As soon as the calendar hits August, I start to wonder where the summer went? It seems like things were just getting started when, all of a sudden, the “Sunday of Summer” storms onto the scene; the beginning of a new school year is upon us. All aboard for another year of chaotic yet productive growth!
Starting a school year is like starting a steam engine from a cold stop. Coffee and muffins are my engine’s fuel in those early days. I get myself up, very slowly, at 5:00 am to shower and get ready before the kids wake up. It feels like I’m moving through molasses, walking through a routine I haven’t practiced in months. I nurse the baby. If I’m lucky, I’ll get to see my toddler if he wakes up before I leave. My husband tags in to feed breakfast and ready the crew for daycare drop off before heading to work himself.
I leave the house. Without kids. Just me. It is a feeling so foreign, but also liberating. I miss them immediately and yet I am so happy for some time to myself as I drive my short 15-minute commute. It’s ironic that spending a day teaching 150 other people’s kids feels like a break. I have exactly 41 minutes of instruction with each of my 6 classes; 5 minutes to use the restroom, breakdown & set up a lab, supervise the hallway, and greet my students in between. Somewhere in there I pump for my daughter, eat lunch, grade papers, prepare lab equipment, and lesson plan. I’m firing up the train engine.
The first week is H A R D, for everyone in my family. I am not a morning person, so waking up sometimes hours before the sun rises is difficult to sustain. Having to leave my daughter for longer than 2 hours for the first time in her life chokes me up. My husband relishes the time I have at home with the kids during summer, because it means he’s got backup for getting the kids up and ready. We can eat a hot breakfast together. But, going back to school doesn’t leave time in our morning routine for that. The kids, heartbreakingly, meltdown at daycare drop off, every day. Our sitter is a saint; she scoops them both up and ushers them off to be distracted so my husband can exit stage left.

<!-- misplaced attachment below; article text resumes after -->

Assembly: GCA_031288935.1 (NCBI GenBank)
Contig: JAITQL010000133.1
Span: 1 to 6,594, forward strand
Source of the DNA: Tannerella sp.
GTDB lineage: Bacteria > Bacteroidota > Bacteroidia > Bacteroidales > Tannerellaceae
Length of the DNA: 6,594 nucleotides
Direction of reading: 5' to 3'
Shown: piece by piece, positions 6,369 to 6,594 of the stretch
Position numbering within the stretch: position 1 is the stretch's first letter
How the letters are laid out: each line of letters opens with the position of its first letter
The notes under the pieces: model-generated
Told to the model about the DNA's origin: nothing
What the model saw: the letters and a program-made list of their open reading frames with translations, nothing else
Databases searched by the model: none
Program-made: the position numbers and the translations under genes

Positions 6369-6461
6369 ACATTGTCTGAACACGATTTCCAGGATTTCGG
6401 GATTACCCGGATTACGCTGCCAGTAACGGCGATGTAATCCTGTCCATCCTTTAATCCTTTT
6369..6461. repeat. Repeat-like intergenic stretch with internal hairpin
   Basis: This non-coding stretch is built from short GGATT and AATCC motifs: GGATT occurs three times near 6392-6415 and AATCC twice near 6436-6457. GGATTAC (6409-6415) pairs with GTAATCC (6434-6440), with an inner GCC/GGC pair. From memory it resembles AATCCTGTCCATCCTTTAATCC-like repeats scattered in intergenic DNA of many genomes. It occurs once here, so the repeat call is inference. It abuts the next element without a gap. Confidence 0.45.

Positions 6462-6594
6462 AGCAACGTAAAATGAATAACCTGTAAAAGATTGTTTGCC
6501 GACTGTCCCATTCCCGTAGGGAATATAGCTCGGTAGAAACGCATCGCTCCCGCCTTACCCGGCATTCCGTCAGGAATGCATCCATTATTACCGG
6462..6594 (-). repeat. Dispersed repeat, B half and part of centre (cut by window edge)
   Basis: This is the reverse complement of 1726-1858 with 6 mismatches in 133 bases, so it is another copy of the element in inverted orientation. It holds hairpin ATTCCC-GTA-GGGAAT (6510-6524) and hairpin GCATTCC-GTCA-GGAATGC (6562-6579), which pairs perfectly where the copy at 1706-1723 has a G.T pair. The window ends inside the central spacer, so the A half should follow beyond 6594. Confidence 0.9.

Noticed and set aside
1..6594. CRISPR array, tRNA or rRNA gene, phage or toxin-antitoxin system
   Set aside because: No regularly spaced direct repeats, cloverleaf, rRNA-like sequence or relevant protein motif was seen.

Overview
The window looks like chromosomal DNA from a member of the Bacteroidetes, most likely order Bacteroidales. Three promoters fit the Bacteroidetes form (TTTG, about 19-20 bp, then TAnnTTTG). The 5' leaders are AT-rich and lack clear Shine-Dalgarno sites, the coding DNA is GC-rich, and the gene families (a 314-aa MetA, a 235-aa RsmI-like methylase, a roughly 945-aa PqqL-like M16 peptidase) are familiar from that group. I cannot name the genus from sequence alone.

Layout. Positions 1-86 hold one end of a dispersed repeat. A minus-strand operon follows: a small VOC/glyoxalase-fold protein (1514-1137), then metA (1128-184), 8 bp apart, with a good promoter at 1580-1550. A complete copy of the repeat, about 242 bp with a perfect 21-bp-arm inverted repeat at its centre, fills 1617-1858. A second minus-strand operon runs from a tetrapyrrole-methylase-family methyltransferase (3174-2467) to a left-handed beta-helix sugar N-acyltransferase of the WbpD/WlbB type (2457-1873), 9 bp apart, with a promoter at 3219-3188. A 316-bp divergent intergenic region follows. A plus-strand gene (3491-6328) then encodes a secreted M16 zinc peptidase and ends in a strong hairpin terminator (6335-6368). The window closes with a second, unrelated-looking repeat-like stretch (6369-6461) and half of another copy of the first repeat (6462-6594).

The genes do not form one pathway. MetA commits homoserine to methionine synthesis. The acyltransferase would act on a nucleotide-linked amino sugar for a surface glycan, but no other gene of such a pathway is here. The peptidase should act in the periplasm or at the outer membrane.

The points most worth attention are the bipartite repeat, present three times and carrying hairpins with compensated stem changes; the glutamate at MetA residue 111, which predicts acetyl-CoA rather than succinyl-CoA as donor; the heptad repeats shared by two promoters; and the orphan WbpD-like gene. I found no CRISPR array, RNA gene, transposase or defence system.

This process does not go smoothly; I forget my lunch and deodorant on the second day. My daughter still won’t drink a bottle and I worry about her becoming dehydrated. My son has perfected the real-life frowny face emoji, complete with teary eyes. He usually devolves into a full-blown meltdown by the time we are through the door. They are both hyper and exhausted when I pick them up at the end of the day. Making a home-cooked dinner seems like a Herculean task. Household tasks and projects that I ambitiously tried tackling this summer slow to a halt. The train is inching forward, picking up steam.
Days start rolling ahead. We survived the first full week. My classroom students are becoming more comfortable with the school routine. I am learning their names, interests, and personality quirks. We are forming rapport that will build throughout the course of the year. Waking up at 5 am gets easier (just kidding – 14 years later and I still have trouble waking up every.single.morning). Packing lunches becomes second nature. The train whistle is blowing, everyone’s on board, and its chug-a-lugging down the tracks.
Being a teacher mom isn’t always easy. Particularly, since I teach high school students but have little babies (2.5 yr old and 9 month old), my brain is constantly switching gears between multiple modes. The approach I take with my students doesn’t work on my own children, and vice versa. But, there is some overlap. Genuine concern for my students’ well-being and success goes a long way. I think my students have helped me become the mom I am, along the course of my 14-year career.
Even though the end of summer and beginning of the school year is tough, I low key love the fresh start a new school year brings. New clothes, new crisp fall weather, new attitude, new chance to be a better, improved version of yourself.